Notice the title of this post is not “Making Time for the Things You Love”.
You can’t make time. Nobody can; it’s the one truly egalitarian resource, where everyone gets the same amount and uses it in the same way.
Which means, when I say to myself I don’t have the time to do… and I insert any of my neglected hobbies/skillsets in there, it’s true, but not in the sense that I have any less time than the people who do practice those hobbies.
No, I don’t have the time because I’ve misplaced it.
And what I need to do is find it.
The Simplest Hardest Things
There are a lot of strategies people use for finding time that they’ve lost. You could “just” get up earlier — which works great for some people, and for others (such as the parents of infants) seems like the most ridiculous idea ever in an existence where even a five minute nap (or an uninterrupted trip to the bathroom) seems like a luxury.
Another is scheduling. Personally I’ve found this pretty effective in the short term; I put together a “zero-based calendar” which simply means I schedule every hour of the day, including blocks for “read” or “exercise”. I don’t have to find time, I know exactly where it is! The only problem is that a zero-based calendar doesn’t really have any slack, so when you have the unexpected errand or delay it tends to throw everything off.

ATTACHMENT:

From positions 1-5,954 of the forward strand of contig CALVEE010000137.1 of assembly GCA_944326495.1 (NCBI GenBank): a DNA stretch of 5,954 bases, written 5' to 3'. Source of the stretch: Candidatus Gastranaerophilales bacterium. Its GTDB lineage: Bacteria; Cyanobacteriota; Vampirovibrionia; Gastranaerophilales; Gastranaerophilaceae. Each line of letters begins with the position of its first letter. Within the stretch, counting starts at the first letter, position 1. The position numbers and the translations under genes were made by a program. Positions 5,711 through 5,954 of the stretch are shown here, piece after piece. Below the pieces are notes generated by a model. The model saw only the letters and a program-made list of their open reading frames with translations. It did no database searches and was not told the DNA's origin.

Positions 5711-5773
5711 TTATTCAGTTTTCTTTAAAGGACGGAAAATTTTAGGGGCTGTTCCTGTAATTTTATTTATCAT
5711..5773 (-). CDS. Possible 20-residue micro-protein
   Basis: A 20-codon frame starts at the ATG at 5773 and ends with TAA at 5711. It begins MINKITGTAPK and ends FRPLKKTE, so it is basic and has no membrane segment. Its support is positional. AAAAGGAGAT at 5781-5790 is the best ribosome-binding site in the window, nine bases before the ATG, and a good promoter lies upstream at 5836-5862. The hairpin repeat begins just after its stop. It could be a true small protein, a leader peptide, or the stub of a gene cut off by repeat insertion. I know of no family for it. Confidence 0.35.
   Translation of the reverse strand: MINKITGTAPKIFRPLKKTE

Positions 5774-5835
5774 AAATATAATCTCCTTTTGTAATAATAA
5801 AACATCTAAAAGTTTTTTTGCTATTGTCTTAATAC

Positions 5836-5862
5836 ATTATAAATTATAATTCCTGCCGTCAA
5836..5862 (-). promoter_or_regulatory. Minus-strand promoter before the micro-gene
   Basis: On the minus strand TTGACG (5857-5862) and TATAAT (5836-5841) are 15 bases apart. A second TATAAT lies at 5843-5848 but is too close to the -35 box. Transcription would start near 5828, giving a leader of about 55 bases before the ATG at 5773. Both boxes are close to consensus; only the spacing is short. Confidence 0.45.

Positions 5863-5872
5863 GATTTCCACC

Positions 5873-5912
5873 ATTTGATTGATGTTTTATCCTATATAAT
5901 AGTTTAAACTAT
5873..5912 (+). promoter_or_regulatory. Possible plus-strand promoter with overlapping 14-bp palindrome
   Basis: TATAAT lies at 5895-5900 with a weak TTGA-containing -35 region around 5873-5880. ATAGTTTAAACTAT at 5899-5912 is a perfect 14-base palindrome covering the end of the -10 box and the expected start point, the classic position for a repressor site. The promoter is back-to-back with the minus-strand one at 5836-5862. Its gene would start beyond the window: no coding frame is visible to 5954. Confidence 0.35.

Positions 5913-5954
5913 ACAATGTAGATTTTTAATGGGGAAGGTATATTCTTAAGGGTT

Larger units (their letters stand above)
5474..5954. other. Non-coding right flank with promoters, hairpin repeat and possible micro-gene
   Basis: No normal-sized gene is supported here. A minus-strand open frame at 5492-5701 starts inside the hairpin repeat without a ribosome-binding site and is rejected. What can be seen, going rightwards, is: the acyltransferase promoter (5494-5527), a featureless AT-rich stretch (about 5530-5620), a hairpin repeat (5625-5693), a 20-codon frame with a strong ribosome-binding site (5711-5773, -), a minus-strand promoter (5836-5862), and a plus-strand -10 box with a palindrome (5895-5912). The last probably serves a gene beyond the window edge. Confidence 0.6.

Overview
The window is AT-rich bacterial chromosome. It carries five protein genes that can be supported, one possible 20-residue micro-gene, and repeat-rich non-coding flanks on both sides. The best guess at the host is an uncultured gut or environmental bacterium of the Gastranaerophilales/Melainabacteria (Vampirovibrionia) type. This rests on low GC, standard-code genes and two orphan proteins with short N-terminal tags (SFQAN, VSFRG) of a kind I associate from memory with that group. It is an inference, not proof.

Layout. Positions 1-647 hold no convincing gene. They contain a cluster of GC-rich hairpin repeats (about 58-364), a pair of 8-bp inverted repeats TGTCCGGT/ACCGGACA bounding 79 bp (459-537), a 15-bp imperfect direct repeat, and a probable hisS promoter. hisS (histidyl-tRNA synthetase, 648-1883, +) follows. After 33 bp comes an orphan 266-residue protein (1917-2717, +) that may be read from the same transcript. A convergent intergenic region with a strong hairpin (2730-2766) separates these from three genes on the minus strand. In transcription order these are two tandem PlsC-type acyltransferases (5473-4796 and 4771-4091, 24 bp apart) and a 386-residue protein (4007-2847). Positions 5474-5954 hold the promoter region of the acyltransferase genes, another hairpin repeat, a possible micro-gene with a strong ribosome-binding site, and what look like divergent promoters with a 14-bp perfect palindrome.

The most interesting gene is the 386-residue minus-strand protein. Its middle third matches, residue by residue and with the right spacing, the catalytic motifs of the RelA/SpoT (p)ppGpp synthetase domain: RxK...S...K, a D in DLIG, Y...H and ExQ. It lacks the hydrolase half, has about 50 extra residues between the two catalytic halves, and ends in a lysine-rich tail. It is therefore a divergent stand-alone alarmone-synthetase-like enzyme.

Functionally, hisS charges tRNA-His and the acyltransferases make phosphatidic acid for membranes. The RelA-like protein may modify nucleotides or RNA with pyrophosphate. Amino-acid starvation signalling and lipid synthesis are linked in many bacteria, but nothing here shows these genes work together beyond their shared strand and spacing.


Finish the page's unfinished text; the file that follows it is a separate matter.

One of the big truisms of personal development is: If you need more time, stop watching TV. Of all the ways to find time, that should be the one that’s easiest, right? Just don’t turn it on. That’s too hard? Hide the remote. That’s too hard? Hide the power cord. Or hey, get rid of your TV!
Wait a moment. That seems…draconian for something as simple as “stop watching TV.” Yet many people have done it, or advocate it. Why would it take such a drastic step to reclaim your time (thank you, Rep. Waters)?
The answer is simple to state and hard to solve: it’s not just time that you need.
The Energy Trap
Many times I get to the end of my day — when I normally end up watching TV — and I realize that now is the time. Now is the time to fire up Duolingo and learn Spanish, or open my sketchbook and grab my pencils, or fire up xCode and build that iPhone app, or finally learn to play the blues on my guitar.
There’s only one problem: I’m tired.
Sure, all those things are things I’d like to do…but by the end of the day, the thought of doing them after all the other tasks and problems I’ve dealt with is exhausting. And that makes sense; an active life is tiring.
It’s easier to scroll through Facebook than play with Duolingo. It’s easier to binge on a TV series than it is to practice guitar. It’s easier to play a video game than to — no, actually I take that back. I find video games at the end of the day very tiring as well.
As it turns out, finding where I’ve misplaced my time is easy. What’s hard is finding my energy there as well. We’ll talk about strategies and tactics for doing that in another post, but meanwhile this post (like pretty much all of them I write) is simply a reminder to my overachieving workaholic self:
It’s not that you don’t love those things. You’re not letting them down. It’s ok to be tired, and it’s ok to not do the things. Rest.